We’ve created a mini-league for the official EURO 2020 Fantasy Football game. Can you beat the TSZ staff? Click below to join!
EURO 2020 Fantasy Football
Code to join – 40TXJ1NQ06
Goalkeepers: Dominik Livakovic (Dinamo Zagreb), Lovre Kalinic (Hajduk Split), Simon Sluga (Luton)
Defenders: Borna Barisic (Rangers), Domagoj Bradaric (LOSC Lille), Duje Caleta-Car (Marseille), Josko Gvardiol (Leipzig), Josip Juranovic (Legia Warsaw), Dejan Lovren (Zenit), Mile Skoric (Osijek), Domagoj Vida (Besiktas), Sime Vrsaljko (Atletico Madrid)
Midfielders: Mateo Kovacic (Chelsea), Luka Modric (Real Madrid), Marcelo Brozovic (Inter Milan), Milan Badelj (Genoa), Nikola Vlasic (CSKA Moskva), Mario Pasalic (Atalanta), Ivan Perisic (Inter Milan), Mislav Orcic (Dinamo Zagreb), Luka Ivanusec (Dinamo Zagreb)
Forwards: Josip Brekalo (Wolfsburg), Ante Budimir (Osasuna), Andrej Kramaric (Hoffenheim), Bruno Petkovic (Dinamo Zagreb), Ante Rebic (AC Milan)
Best European Championship Finish: Quarter-Finalists (1996, 2008)
World Cup finalists back in 2018, Croatia will be hoping to go one better in EURO 2020 as they bid to secure a first ever major international trophy. Since that memorable run to the finals in Russia, Croatia have proven a very inconsistent outfit on the pitch and they will be embarking on their first European Championship since the retirement of striker Mario Mandzukic, who will no doubt be a huge loss for Zlatko Dalic’s side. Luka Modric remains a pillar of the Croatian midfield and the Real Madrid star will be as important as ever alongside recent Champions League winner Mateo Kovacic. They will meet England side in Group D, whom they defeat in the 2018 World Cup semi-finals, but lost against when the two teams last met at Wembley in the UEFA Nations League. England will be considered favourites to win that. Whilst Dalic’s men should pick up three points vs Scotland, a dangerous Czech Republic side represent a very difficult assignment. Without Mandzukic, the potency of Croatia going forward has to be questioned, but the ability of stars such as Modric and Perisic should help drive the team on and do enough to see them finish as runners-up in Group D.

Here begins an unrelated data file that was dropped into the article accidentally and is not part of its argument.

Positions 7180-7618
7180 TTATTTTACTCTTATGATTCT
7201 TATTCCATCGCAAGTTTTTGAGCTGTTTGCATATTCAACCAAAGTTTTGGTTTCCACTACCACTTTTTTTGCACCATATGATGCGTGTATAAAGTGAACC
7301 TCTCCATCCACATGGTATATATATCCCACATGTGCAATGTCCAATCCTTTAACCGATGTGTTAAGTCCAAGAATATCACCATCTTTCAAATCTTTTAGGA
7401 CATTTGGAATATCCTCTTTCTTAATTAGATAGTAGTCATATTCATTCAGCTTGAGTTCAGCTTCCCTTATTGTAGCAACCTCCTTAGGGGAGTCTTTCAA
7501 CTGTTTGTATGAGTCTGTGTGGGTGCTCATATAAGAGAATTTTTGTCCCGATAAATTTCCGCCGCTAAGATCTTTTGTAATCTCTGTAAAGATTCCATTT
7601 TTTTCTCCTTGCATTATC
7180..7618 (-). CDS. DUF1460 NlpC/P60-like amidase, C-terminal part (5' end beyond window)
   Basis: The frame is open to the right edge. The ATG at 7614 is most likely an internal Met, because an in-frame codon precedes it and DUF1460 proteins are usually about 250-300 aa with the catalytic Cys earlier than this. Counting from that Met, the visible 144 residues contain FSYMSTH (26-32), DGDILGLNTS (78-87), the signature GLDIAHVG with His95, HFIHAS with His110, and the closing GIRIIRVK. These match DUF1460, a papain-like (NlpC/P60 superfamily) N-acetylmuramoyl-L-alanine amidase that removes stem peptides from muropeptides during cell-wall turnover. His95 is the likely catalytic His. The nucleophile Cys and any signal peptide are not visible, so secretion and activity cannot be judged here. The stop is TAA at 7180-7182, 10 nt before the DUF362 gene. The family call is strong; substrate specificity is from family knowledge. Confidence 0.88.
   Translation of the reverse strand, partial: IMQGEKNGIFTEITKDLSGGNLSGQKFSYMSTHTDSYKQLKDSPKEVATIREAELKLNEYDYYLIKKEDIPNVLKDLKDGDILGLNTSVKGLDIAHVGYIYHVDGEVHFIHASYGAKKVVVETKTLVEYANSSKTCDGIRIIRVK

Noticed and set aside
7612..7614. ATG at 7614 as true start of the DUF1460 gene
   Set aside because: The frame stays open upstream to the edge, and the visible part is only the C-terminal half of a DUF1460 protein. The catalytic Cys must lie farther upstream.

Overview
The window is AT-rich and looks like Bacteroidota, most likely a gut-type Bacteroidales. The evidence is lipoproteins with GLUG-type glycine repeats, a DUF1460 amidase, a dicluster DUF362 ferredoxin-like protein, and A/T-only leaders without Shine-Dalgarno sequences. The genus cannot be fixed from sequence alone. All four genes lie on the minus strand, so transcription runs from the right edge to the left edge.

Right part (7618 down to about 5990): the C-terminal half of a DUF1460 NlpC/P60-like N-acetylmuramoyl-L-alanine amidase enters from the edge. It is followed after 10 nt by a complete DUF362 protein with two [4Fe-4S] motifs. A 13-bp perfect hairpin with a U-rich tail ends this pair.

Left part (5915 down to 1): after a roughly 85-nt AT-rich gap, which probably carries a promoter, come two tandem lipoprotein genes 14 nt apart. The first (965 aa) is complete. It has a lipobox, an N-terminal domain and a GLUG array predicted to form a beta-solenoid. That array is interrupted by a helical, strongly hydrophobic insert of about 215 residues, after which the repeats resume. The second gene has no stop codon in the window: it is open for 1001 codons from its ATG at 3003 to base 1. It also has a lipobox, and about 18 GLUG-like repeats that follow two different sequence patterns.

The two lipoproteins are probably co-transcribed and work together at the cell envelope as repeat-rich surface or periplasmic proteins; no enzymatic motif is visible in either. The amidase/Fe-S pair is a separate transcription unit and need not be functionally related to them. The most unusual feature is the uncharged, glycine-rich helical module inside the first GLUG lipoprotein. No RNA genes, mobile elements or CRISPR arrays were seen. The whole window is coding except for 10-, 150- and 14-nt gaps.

Expected Group Placing: 2nd place
Goalkeepers: Ales Mandous (Olomouc), Jiri Pavlenka (Werder Bremen), Tomas Vaclik (Sevilla)
Defenders: Jan Boril (Slavia Praha), Jakub Brabec (Viktoria Plzen), Ondrej Celustka (Sparta Praha), Vladimir Coufal (West Ham), Pavel Kaderabek (Hoffenheim), Tomas Kalas (Bristol City), Tomas Holes (Slavia Praha), Ales Mateju (Brescia), David Zima (Slavia Praha)